Four of our ESRs participated to UACES 48th Annual Conference

Four of our ESRs (Tobias Gehrke, Alice Manzini, Isabella Mancini and Iulianna Romanchyshyna) took part in the 48th Annual Conference organised by the Academic Association for Contemporary European Studies, on 2-5 September 2018.

 

The annual 3-day interdisciplinary conference in contemporary European Studies was organised this year by the UNESCO World Heritage city of Bath and provided a locus of exchange for experts on Europe this September.

Panel on ‘EU Trade Policy I’, chaired by Professor Andrew Scott, Co-Director of the Europa Institute:

Paper presented: (EU) Geoeconomic trade analysis: a theoretical framework – Tobias Gehrke

The presentation explored the theoretical groundings of a geoeconomic analysis of trade policy. It presented the limits of liberal institutionalist accounts in explaining motivational and strategic drivers behind external trade policy decisions, showing that systemic factors have a rich empirical basis in the literature. In a novel theoretical model, the presentation sketched the interplay of and relation between systemic and domestic variables in attempting to explain varying trade policy choices of the European Union (EU). The presented (draft) framework, which was discussed with the participants, will be applied to empirical studies in the future and aims to support the understanding of the impact of geopolitical and power shifts on individual (EU) trade policy decisions.

Panel on ‘Transatlantic Trade and Investment Perspectives: Trade relation between the EU and the US‘, chaired by Professor Martin Trybus, EUTIP Lead Researcher and Supervisor:

Paper presented: TTIP and CETA: the question of personal coverage and the central role of sub-federal governments – Alice Manzini

The presentation merged trade law, public procurement and federalism. The paper focuses particularly on the role of sub-federal governments in the conclusion of Transatlantic Trade and Investment Partnership (TTIP) and Comprehensive Economic and Trade Agreement (CETA) public procurement chapters, by comparing the involvement of US States and Canadian Provinces in the negotiations of FTAs.

 

Paper presented: Breadth and Deepness of Fundamental Rights in the New Generation of EU FTAs Isabella Mancini

The presentation started with the descriptive dimension of what can be found in the Free Trade Agreements (FTAs) with Canada, Singapore, Japan and the European Union (EU) proposal for Transatlantic Trade and Investment Partnership (TTIP) with respect to Fundamental Rights (FR), in particular labour rights, data protection and privacy rights. What followed was an exploration of how to investigate the normative dimension, i.e. ‘deepness’, intended as what should be in the FTAs in relation to FR beyond what is already present. The presentation thus provided an overview of different perspectives from which deepness of FR can be investigated and what it could mean in each case.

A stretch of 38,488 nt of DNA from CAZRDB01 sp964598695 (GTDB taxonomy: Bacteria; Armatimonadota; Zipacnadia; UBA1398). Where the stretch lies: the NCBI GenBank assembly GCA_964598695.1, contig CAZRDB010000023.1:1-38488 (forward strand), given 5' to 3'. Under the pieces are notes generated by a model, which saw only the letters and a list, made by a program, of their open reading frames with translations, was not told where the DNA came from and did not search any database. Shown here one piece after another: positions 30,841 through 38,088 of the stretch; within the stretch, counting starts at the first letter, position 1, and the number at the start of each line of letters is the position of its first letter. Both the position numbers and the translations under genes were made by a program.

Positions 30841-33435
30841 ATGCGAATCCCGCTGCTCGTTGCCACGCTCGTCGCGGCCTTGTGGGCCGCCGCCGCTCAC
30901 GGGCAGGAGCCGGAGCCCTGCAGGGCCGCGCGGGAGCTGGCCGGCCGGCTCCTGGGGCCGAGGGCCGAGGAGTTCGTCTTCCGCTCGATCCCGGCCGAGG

Paper presented: Transatlantic Cooperation in the Area of Voluntary Standardization – Divergences and Opportunities – Iulianna Romanchyshyna

The paper articulated the future of cooperation on voluntary standardization between the United States (US) and European Union (EU) after Transatlantic Trade and Investment Partnership (TTIP). It pinpointed the role of voluntary standardization as a soft regulatory power that may have strong trade liberalizing effects, but at the same time may also restrict the market access, which motivates the countries to cooperate to reduce the divergences. As regards cooperation between the US and EU, the paper firstly identified the possible risks arising from the fundamental differences between the systems that could be primarily harmful for the integrity of the EU standardization system, which is more centralized and coherent than the American. Secondly, it pinpointed the channels of possible cooperation that could be utilized while preserving each party’s particular internal dynamics. It summed up by stating that cooperation on voluntary standards does not need to be framed within a Free Trade Agreement (FTA) for the parties to proceed with discussing a common ground at the level of standardization bodies, however the value-added of TTIP negotiations was that it created a platform for intensified dialogue between the standardization systems fueled by a high level political support which could be lacking within the post-TTIP discussions.